Advanced travel Tip #65: How to survive the desk at the @Hampton Inn

Have you ever stayed at a Hampton Inn?  If so, chances are very good that you have run into their particularly perverse room floor plan.  Most of the Hampton properties I’ve visited have this floor plan so I assume it’s pretty standard.

The interesting aspect of this, to me at least, is that hotels in general have tried (half-heartedly) to embrace the business traveler.  Increasingly, they have desk-top power outlets, nightstand power outlets, audio-visual panels to hook the laptop into the TV, high-speed Internet access, comfortable desk chairs and so forth.  In fact, Hampton Inn has been adding these features lately, presumably to woo or simply retain business travelers.

But one gets the feeling that whoever laid out the floor plan has never actually lived and worked in the hotel.  If it were up to me, all hotel interior designers and management would be sentenced required to stay in the properties where they work.  Not just overnight, but for a week at a time.

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Stop the presses: @TWC admits incompetence

Today is a lucky day. Time to go buy a lottery ticket, I guess. Why, you ask? Because for the first time ever since I have been a Time Warner Cable customer, a Customer Support Rep was sorta, kinda honest. Yes, you heard that right. The CSR explained the crappy service in a way that made sense. He admitted it was their fault.

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Dear @Klout – A note about #security

Dear Klout,

Just because it’s on Schneier’s blog doesn’t mean it’s about security.  At least not directly.  You see, every Friday, Bruce links to something about squid.  The actual squishy kind that live in water.

The Schneier post to which you linked and suggested I share with my followers who are interested in security isn’t about securing squid, squid hacking into the network, government regulation of digital squid, anonymous squid, Schrodinger’s Squid, squid by obscurity, perfect-forward-secret squid, 2-factor authentication of squid, squid driving, dead-drop squid, Diffie and Hellman exchanging squid, proxy squid, TSA squid checkpoints, zero-knowledge proof of squid, the endian-ness of squid, algorithms for factoring large prime squid, the ethics of pirating Sponge Bob episodes featuring Squidly, hardware squid modules, whitelists of squid, BYOS, Fire Squid browser extensions, encryption of squid at rest, one-time squid, how to root your squid, squid-in-the-middle attacks, squid-based access control, 1st or 3rd party squid blocking, the Department of Homeland Squid, 4096 bits of squid, asymmetric pairs of squid, or even the nightmare of [shudder] advanced persistent squid.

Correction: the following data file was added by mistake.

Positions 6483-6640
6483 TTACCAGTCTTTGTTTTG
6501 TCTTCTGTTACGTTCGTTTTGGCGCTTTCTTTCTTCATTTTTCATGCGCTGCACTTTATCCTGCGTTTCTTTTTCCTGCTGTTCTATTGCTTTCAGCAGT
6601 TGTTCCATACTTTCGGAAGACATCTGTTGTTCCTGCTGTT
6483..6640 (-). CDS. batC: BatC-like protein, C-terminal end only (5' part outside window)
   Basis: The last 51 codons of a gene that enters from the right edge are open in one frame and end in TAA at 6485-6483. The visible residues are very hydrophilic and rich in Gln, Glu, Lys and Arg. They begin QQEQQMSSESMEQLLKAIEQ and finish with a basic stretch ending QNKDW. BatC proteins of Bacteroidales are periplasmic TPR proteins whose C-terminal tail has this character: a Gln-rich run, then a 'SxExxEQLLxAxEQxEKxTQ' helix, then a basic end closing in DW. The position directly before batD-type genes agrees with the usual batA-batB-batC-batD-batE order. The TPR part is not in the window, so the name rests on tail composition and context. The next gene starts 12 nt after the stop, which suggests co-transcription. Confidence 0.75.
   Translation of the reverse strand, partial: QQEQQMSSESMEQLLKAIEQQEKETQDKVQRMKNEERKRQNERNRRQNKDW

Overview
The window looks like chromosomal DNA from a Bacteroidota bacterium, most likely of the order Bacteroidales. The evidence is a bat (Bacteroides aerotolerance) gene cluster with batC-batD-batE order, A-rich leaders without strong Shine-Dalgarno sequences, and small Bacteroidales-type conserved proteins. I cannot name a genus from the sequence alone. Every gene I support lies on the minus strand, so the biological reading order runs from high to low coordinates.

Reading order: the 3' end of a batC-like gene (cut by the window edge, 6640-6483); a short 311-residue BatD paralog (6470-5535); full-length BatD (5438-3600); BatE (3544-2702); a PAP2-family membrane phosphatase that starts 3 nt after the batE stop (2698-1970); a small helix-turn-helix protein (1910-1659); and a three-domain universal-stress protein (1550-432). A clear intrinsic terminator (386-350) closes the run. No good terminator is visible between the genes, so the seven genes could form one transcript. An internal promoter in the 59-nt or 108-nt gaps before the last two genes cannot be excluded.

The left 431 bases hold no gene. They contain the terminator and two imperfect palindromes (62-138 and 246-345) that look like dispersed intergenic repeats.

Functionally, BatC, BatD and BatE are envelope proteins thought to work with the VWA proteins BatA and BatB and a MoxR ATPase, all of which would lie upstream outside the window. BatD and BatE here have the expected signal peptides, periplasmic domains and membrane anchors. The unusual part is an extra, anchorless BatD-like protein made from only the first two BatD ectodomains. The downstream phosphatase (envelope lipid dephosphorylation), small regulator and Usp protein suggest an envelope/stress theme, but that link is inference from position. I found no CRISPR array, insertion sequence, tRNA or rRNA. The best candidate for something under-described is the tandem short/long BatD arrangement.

It’s a post about cephalopods. Not Information Security.2014-02-16_11-34-45

If, as you say, “10% of your Twitter audience are interested in this topic,” which topic would that be?  Squid or security?  Because Bruce doesn’t actually provide any content in the post other than a link to a Ted Talk about giant squid.  If I thought my audience were interested in squid, I’d link directly to the Ted Talk rather than link to a security blog which links to the Ted Talk. Not everyone processes 2- and 3-order indirect references. Continue reading

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Small business frozen in Carbonite

Email from Carbonite. Again.

Email from Carbonite. Again.

Dear Carbonite,